Further, OU-C creates YouTube videos from prerecorded discussions first played on local radio channels. These videos not only provide accompanying imagery to highlight the theme discussed, but they also provide access to the information beyond the physical constraints of the radio platform. There are also various videos posted featuring faculty and student interviews that allow the content to be shared beyond an article or a few quotes. It allows the audience to visualize the subject and connect with the topic beyond a base level.

OU-C can further work towards its mission of serving its students and serving the region by providing access to the messaging on all platforms of communication.

“As I said when I began my tenure at OU-C, I am interested in having a strategic, student-focused approach in all we do on the Chillicothe Campus, and that includes our communication efforts,” Dean Martin Tuck said. “Perhaps a prospective student hears the beginning of a radio spot on his/her drive to school but for whatever reason they miss the whole thing. By posting the same ad on the YouTube channel, they have an opportunity to hear the complete message. Or, perhaps someone does not listen to the radio at all, but it extremely active online. This allows OU-C get the message to the audience in whatever form is best for them.”

While the social media efforts originally began as a means to further communicate with OU-C students and faculty, it is proven to be a key tool for recruitment and retention. These efforts allow prospective students get a window into the on-goings of the campus beyond the traditional campus information session and get a “peek” at all the conversation surrounding campus stories and events. In terms of retention, social media allows campus officials to communicate directly with students.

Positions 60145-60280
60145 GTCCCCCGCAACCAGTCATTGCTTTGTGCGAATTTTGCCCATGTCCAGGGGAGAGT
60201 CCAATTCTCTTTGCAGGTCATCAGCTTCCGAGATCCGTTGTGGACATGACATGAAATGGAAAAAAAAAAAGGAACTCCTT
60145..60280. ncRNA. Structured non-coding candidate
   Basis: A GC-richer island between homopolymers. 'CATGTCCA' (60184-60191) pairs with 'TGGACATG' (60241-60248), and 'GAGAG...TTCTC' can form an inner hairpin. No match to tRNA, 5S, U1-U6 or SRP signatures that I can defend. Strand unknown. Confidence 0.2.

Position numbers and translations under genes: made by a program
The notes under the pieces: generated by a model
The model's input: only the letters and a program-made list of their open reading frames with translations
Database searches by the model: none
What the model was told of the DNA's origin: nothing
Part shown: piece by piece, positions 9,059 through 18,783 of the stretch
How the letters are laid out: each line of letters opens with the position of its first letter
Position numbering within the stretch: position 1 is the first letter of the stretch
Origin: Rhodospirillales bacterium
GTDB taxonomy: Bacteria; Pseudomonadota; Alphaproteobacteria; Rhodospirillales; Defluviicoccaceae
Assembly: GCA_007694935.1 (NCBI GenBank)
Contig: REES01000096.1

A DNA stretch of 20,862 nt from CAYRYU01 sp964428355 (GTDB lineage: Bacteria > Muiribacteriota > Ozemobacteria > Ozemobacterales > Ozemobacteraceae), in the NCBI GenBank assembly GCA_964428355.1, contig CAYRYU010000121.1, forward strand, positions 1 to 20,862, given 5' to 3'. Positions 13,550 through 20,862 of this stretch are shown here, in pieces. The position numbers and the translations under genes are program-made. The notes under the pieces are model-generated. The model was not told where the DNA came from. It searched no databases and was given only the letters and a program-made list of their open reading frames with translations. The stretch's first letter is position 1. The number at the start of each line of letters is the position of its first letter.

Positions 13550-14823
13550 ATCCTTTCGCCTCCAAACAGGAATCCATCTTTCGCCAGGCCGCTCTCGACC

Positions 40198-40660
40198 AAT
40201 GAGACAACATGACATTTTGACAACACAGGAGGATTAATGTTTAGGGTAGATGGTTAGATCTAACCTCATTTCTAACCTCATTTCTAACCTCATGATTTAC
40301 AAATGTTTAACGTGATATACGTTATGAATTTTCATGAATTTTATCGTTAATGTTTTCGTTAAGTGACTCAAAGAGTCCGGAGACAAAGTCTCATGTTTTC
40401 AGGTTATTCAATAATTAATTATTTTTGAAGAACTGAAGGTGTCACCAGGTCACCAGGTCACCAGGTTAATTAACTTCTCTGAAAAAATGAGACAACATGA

Further, at the crux of any social media platform there is a community. The purpose of these platforms is to unite people with common interests and backgrounds. And while the OU-C campus often breaks the barriers between traditional and nontraditional education, tools such as Facebook, YouTube and blogging help unite campus members and the entire Chillicothe region.

“Social media provides the unique opportunity to connect the Chillicothe Campus on another level and truly foster a community environment beyond the walls of our campus buildings,” Tuck said.

The upcoming year holds an exciting potential for more social media interaction and involvement at Ohio University Chillicothe as the campus and these platforms continue to grow. Visit the Facebook page to “like” OU-Chillicothe and subscribe to the YouTube Channel for easy access to all current and upcoming content.

RCC member Sharon Manson named president of Ohio School Boards Association

OU-C Regional Coordinating Council member Sharon Manson was recently installed as president of the Ohio School Boards Association. Among her duties in this role are presiding over various meetings, serving as the state’s delegate at the National School Boards Association’s annual conference, appointing ad hoc committee members and serving as the association’s spokesperson when appropriate.

Manson, a Waverly resident, has served as a member of the Waverly City Board of Education for 24 years, including two years as board president and 12 years as vice president. She also serves on the Pike County CTC Board of Education. Manson has been very involved in the Waverly community, serving on several community and civic organizations. She was awarded the American Red Cross Volunteer Award for 2010.

Manson has retired from Ohio Valley Electric Corporation and now serves as the executive director of the Pike County Convention and Visitors Bureau.